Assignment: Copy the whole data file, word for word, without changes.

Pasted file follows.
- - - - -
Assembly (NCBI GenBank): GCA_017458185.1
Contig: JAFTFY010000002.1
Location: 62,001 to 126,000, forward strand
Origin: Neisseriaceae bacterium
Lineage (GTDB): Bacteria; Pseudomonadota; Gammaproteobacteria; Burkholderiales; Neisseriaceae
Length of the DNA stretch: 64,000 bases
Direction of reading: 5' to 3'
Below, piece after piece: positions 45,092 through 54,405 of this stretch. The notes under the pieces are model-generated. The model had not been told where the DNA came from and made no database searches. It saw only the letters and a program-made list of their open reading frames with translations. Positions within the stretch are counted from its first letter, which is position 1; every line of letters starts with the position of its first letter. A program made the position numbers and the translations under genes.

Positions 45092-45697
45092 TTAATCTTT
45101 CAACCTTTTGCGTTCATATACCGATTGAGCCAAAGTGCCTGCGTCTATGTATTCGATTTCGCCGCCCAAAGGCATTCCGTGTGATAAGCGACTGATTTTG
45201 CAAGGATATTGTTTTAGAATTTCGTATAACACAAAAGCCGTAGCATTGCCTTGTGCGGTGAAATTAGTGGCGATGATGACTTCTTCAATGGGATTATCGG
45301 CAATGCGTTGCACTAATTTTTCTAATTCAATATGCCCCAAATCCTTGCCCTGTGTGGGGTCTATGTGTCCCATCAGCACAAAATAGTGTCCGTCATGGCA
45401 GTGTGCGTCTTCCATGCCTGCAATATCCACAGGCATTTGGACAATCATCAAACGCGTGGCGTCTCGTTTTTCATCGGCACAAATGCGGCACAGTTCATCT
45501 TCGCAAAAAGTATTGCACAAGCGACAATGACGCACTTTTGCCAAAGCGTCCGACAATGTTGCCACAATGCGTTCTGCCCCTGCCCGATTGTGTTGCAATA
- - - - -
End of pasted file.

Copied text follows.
Assembly (NCBI GenBank): GCA_017458185.1
Contig: JAFTFY010000002.1
Location: 62,001 to 126,000, forward strand
Origin: Neisseriaceae bacterium
Lineage (GTDB): Bacteria; Pseudomonadota; Gammaproteobacteria; Burkholderiales; Neisseriaceae
Length of the DNA stretch: 64,000 bases
Direction of reading: 5' to 3'
Below, piece after piece: positions 45,092 through 54,405 of this stretch. The notes under the pieces are model-generated. The model had not been told where the DNA came from and made no database searches. It saw only the letters and a program-made list of their open reading frames with translations. Positions within the stretch are counted from its first letter, which is position 1; every line of letters starts with the position of its first letter. A program made the position numbers and the translations under genes.

Positions 45092-45697
45092 TTAATCTTT
45101 CAACCTTTTGCGTTCATATACCGATTGAGCCAAAGTGCCTGCGTCTATGTATTCGATTTCGCCGCCCAAAGGCATTCCGTGTGATAAGCGACTGATTTTG
45201 CAAGGATATTGTTTTAGAATTTCGTATAACACAAAAGCCGTAGCATTGCCTTGTGCGGTGAAATTAGTGGCGATGATGACTTCTTCAATGGGATTATCGG
45301 CAATGCGTTGCACTAATTTTTCTAATTCAATATGCCCCAAATCCTTGCCCTGTGTGGGGTCTATGTGTCCCATCAGCACAAAATAGTGTCCGTCATGGCA
45401 GTGTGCGTCTTCCATGCCTGCAATATCCACAGGCATTTGGACAATCATCAAACGCGTGGCGTCTCGTTTTTCATCGGCACAAATGCGGCACAGTTCATCT
45501 TCGCAAAAAGTATTGCACAAGCGACAATGACGCACTTTTGCCAAAGCGTCCGACAATGTTGCCACAATGCGTTCTGCCCCTGCCCGATTGTGTTGCAATA